Will Smith and Hancock Deliver the Goods
By John Hamann
July 6, 2008
Hancock did have some difficulties heading into the weekend, but audiences swiped them away, counting on Smith to entertain them no matter what. Hancock's first trouble came with some nasty reviews. When a film has a five (or some might say six) day opening, reviews and word-of-mouth can have an impact due to the fact that it does take some time to get to what I call "the meat of the weekend" (Friday and Saturday). Reviews come out, have some time to swirl (especially over a slow news week), and word-of-mouth runs fast and furious, especially for a movie like Hancock, which had some big audiences from Tuesday-to-Thursday. Negative word didn't seem to rear its ugly head with Hancock, though. Its Tuesday-to-Sunday pattern represents a more positive reaction, at least at this early stage. RottenTomatoes counted 159 reviews, and only 57 were fresh, leaving 102 negative reviews. That gives Hancock a rotten rating of 36%, which is right around where Men in Black II finished. Will Smith is a strong enough presence to be able to turn films of questionable quality into successes. He's done it again with Hancock.
The bigger story this weekend may be the results from our sophomore choices, WALLl-E and Wanted. Again, BOP's Saturday update reported Friday-to-Friday plunges of 61% and 72% for WALL-E and Wanted respectively; however, the impact of July 4th landing on a Friday this year is duly noted. Obviously, WALL-E finished second this weekend and was able to recover from its Friday plunge, earning $33.4 million over the weekend, down a still somewhat troubling 47%.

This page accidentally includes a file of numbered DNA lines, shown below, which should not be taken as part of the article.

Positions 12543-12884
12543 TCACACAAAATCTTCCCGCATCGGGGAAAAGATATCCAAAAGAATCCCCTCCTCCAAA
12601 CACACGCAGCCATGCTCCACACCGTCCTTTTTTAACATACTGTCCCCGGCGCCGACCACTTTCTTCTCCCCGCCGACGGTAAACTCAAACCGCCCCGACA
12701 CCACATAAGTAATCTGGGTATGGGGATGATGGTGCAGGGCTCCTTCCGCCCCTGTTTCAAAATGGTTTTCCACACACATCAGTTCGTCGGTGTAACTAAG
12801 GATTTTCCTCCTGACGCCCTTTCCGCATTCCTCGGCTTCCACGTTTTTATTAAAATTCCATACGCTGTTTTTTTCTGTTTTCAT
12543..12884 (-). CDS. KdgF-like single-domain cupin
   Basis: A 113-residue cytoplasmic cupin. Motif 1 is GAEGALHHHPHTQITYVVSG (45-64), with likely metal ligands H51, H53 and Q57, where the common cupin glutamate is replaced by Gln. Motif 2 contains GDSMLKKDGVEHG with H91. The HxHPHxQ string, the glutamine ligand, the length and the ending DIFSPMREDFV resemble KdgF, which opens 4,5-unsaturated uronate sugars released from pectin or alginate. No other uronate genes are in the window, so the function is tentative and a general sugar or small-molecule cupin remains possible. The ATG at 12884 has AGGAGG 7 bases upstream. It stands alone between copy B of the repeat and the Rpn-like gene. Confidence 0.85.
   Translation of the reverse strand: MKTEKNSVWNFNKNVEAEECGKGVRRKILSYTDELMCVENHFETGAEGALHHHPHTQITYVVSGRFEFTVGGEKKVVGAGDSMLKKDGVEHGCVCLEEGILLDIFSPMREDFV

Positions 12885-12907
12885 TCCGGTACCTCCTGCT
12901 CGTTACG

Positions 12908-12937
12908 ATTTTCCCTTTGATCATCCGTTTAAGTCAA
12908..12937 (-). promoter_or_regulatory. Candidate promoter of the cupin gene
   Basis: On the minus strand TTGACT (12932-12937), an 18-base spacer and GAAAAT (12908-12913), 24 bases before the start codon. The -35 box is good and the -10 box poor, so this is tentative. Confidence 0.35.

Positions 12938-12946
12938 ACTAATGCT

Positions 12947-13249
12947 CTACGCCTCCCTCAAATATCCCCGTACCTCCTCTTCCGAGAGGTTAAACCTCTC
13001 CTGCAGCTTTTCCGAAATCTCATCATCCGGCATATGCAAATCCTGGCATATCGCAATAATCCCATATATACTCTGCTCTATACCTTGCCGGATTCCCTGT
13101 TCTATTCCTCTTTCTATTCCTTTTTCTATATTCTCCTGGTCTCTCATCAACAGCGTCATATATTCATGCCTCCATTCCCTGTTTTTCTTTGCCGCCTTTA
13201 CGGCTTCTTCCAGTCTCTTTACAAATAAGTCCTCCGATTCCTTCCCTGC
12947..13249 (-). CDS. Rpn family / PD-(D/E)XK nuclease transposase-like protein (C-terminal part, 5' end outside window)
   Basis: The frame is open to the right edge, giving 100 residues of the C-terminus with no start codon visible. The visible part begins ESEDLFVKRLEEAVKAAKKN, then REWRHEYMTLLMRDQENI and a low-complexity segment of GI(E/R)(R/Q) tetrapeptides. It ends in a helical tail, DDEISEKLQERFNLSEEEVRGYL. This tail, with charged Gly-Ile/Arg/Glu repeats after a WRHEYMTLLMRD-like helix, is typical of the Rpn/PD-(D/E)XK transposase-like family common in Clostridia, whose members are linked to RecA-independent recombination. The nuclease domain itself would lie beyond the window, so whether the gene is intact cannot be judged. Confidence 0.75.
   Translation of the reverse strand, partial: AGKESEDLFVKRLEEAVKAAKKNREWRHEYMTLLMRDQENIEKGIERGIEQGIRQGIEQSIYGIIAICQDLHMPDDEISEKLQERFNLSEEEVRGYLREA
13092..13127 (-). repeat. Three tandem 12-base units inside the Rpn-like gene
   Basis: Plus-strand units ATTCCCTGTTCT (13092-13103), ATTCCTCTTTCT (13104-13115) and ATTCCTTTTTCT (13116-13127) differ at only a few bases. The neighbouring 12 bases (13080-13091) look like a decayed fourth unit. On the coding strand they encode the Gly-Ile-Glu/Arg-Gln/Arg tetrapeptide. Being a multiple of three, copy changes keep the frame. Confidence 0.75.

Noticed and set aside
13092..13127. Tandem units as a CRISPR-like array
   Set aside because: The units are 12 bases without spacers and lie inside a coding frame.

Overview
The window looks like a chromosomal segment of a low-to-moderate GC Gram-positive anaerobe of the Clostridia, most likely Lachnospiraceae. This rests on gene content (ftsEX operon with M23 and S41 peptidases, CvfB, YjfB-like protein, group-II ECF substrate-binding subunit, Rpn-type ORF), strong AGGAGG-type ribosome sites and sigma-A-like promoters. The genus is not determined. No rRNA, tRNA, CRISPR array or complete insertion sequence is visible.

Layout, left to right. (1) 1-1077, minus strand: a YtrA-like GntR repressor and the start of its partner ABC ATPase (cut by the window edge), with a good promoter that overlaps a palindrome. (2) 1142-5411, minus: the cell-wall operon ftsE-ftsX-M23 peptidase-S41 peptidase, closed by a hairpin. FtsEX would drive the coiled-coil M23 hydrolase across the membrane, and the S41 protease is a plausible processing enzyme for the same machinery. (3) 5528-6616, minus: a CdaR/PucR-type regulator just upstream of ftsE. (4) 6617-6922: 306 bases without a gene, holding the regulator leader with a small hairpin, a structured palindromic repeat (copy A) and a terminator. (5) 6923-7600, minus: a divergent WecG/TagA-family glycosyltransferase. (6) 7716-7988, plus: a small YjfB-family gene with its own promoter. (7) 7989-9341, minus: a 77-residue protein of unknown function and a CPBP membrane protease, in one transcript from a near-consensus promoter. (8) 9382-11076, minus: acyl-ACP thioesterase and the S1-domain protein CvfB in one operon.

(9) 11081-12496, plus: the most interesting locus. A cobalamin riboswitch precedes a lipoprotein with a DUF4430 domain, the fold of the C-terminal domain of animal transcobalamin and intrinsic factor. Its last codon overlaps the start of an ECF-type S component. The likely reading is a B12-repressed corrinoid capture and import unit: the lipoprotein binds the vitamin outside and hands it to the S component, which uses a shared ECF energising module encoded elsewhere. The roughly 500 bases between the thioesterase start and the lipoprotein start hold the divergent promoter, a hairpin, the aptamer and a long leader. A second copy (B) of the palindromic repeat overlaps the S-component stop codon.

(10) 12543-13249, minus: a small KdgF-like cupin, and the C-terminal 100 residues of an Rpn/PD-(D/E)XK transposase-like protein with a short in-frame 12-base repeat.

A year ago, Ratatouille opened on the same weekend as WALL-E, to a much lower score ($47 million versus Wall-E's fantastic $63 million opening). Ratatouille dropped only 38% in its second weekend. The difference is that July 4th was a weekday last year, while Ratatouille was a Pixar example of stellar word-of-mouth - a beautiful example of a title that didn't seem to lend itself to being a movie for the masses (which of course it was). WALL-E's other problem was the simple rule of the bigger they come, the harder they fall. Cars opened to a similar $60.1 million, and fell 44% in its second weekend, which was just a quiet weekend in June with no holiday to deal with. I think Pixar and Disney will be quite pleased with the second weekend of WALL-E. It now has a ten-day total of $128.1 million, crossing the $100 million mark on Friday, its eighth day of release. That ties Finding Nemo as the fastest Pixar flick to reach $100 million. WALL-E will have no problem becoming Pixar's seventh film to earn $200 million.
Wanted is a bit of a different story. After being off a whopping 72% from Friday-to-Friday, Wanted was only able to come back to a drop of 60%, as it earned $20.6 million after opening to an amazing $50.9 million last weekend. As we all know, Wanted is definitely no kids' flick. With Hancock giving it some serious competition, along with July 4th falling on Friday, the Angelina Jolie movie didn't have a lot of room to work this weekend and paid for it dearly. Films for adults need to work hard on Friday and Saturday nights, because Sundays don't help much, and these types of films don't play as well on Saturday afternoons. So, considering what it was up against (competition doesn't hurt the opener, it hurts the holdovers), Universal should still be very happy with the performance so far from Wanted. It cost $75 million to make, and has earned $90.8 million after only ten days. Eddie Murphy's Meet Dave and Journey to the Center of the Earth shouldn't hurt it too badly next weekend, but it definitely has some direct competition in Hellboy II: The Golden Army, which targets the same audience.